Over the past couple of years I've enjoyed teaching myself about the wines of Beaujolais. Apart from the delightful wines themselves, there are a couple of other reasons for this.
To fully understand and be educated in the world of wine is a massive undertaking but geography, politics, history and climate have given aspiring wine buffs a neat way of dividing it up into digestible chunks (or wine regions). Here in the UK our wine output is minuscule compared to that of our European neighbours and the New World. This has meant that, in contrast to more prodigious wine producers, the UK has a very wide range of wine on our shops' shelves. In recent years this has meant that lovers of Beaujolais have been well catered for especially by specialist wine sellers like Beaujolais and Beyond.
Some of the French regions are large, complicated and divided further into many mini regions, communes, appellations, villages and crus. They can have a myriad of grape varieties in their wines and most won’t say which on the bottle. All these details can be learnt but it isn't straightforward.
In contrast, the wines of Beaujolais are easy to explore and I love this fact. It is a small region divided quite neatly into easily understood areas and pretty much the only grape grown here is the intriguing Gamay. Gamay can make thin and acidic wine outside (and sometimes inside) of Beaujolais but it’s in the crus where the quality and variety of wines made with this grape show. Crus are designated areas where the best grapes in the region are grown. The ten crus in Beaujolais are situated towards the North of the area and they each have distinctive characters. From lightest to beefiest they are Chiroubles, St Amour, Régnié, Fleurie, Brouilly, Côte de Brouilly, Juliénas, Chénas, Morgon and Moulin-à-Vent. The lighter examples are full of summer berries and flowers but the deeper end of this spectrum gives wines which are deep, rich and velvety.
There really are Beaujolais wines for all seasons, the best of which will age well and develop serious complexity. My favourites are the wines of Morgon, Chénas and Moulin-a-vent mostly because they show more of the deep character that I like in the colder months.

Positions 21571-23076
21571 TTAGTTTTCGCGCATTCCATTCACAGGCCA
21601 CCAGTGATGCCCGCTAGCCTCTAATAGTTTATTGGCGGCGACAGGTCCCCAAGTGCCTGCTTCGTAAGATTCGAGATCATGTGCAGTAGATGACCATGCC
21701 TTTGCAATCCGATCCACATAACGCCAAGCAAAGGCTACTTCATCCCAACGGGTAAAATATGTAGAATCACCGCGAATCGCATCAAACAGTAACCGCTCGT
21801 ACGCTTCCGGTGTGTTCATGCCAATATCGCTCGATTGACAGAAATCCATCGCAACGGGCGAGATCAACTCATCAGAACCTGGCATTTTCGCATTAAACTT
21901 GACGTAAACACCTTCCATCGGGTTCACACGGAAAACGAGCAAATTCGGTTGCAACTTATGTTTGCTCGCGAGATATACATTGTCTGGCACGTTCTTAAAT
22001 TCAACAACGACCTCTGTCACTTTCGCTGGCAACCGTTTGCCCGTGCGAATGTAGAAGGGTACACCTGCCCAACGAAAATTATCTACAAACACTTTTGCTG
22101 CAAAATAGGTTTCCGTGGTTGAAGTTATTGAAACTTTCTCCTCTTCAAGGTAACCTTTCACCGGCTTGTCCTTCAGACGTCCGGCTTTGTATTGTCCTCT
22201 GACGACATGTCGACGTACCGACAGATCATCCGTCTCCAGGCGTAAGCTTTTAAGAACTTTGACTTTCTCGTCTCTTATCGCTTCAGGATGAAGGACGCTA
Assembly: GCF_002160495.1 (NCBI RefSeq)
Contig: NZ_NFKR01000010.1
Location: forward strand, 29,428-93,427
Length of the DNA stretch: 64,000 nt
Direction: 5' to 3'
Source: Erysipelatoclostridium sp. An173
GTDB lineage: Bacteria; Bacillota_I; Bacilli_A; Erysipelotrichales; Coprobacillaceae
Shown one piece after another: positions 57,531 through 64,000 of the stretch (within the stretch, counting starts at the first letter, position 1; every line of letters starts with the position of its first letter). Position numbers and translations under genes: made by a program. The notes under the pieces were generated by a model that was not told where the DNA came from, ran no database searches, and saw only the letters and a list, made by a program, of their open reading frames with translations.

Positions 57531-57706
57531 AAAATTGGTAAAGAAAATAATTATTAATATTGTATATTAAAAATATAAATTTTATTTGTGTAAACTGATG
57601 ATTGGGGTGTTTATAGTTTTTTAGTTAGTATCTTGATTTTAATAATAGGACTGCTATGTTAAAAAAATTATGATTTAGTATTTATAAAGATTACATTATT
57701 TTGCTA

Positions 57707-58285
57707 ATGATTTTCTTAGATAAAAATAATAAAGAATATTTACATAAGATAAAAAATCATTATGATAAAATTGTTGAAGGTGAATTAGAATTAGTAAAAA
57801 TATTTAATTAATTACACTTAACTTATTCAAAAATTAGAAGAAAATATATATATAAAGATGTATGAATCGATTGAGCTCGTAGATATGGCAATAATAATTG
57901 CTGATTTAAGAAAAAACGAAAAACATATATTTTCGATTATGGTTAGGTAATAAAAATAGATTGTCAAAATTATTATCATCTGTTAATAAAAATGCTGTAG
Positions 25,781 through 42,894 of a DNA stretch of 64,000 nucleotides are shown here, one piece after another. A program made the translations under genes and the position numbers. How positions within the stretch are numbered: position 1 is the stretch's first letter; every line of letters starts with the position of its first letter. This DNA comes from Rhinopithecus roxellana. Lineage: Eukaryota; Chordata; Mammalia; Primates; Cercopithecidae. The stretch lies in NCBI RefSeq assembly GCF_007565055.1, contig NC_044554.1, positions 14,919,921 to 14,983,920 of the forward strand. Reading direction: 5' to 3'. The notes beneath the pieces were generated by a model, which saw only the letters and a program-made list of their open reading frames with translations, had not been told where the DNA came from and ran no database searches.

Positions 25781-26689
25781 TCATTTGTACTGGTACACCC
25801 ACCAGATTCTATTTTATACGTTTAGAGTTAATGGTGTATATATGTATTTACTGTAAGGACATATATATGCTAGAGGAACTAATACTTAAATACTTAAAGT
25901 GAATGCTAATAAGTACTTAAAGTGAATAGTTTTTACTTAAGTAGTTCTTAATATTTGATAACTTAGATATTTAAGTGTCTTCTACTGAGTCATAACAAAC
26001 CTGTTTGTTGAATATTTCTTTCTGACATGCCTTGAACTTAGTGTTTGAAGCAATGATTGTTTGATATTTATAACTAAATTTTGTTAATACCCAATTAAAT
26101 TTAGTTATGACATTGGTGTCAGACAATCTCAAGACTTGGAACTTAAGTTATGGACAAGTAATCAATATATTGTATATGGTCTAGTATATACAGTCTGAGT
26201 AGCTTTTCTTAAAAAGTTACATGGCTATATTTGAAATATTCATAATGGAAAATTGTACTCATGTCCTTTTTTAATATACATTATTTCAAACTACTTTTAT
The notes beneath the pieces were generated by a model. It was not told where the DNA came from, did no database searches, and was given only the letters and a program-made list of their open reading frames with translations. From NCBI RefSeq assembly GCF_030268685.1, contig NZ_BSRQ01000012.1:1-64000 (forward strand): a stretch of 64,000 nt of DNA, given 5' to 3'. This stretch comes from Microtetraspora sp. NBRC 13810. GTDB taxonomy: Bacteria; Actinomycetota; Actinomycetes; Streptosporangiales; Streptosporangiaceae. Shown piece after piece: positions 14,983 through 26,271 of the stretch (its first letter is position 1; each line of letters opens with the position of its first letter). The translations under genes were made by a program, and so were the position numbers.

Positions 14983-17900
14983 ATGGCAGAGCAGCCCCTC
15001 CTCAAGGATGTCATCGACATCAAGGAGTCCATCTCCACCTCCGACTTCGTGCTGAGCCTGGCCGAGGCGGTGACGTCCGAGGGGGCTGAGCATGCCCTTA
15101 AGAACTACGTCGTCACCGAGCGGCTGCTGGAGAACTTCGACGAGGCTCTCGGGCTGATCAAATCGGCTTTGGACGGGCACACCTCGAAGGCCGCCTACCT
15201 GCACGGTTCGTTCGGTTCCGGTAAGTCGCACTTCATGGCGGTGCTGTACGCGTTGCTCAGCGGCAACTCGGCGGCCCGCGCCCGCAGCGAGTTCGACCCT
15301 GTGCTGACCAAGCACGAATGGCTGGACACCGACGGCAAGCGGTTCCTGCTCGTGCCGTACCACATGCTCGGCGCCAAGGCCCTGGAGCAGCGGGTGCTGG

This brings me on to another reason that I love exploring this region - the price is so reasonable. The wines range from the cheapest Beaujolais AOC at £5, through Beaujolais Villages at £10, up to the Crus which usually come in at less than £15. You can taste examples from the whole region in one mixed case of wine easily for less than £150.
This is exactly what this mixed case from Beaujolais and Beyond gives you. We first ran into this family business of importers, we now know as B&B, at a Three Wine Men event at Lords cricket ground. That day we walked away with a 2009 Chénas Cuvée Prestige from Domaine Des Brureaux and it wasn't long before we placed an order for the aforementioned mixed case. We've slowly worked our way through the region's offerings and are sadly reaching the end.
The other reason I enjoy Beaujolais so much is because of my Dad. He loves Beaujolais wines and started me off on this road with a bottle of Fleurie and so every time I open a bottle I think of him.
It took us until now to open that 2009 Chénas and it was superb. It has a beautiful aroma of fruit and spice and the flavour is rich and deeper than we expected, with a lot of cherry and a surprising amount of blackcurrant. It’s aged in old oak and this seems to give it hints of toast and vanilla but it’s the power and fruit that rule in this wine. A wonderful wine that we could have kept for longer but as with all of the Beaujolais we have drunk every bottle furthers our understanding of this most pleasurable of wine regions.
I think it's time to replenish our Beaujolais stocks!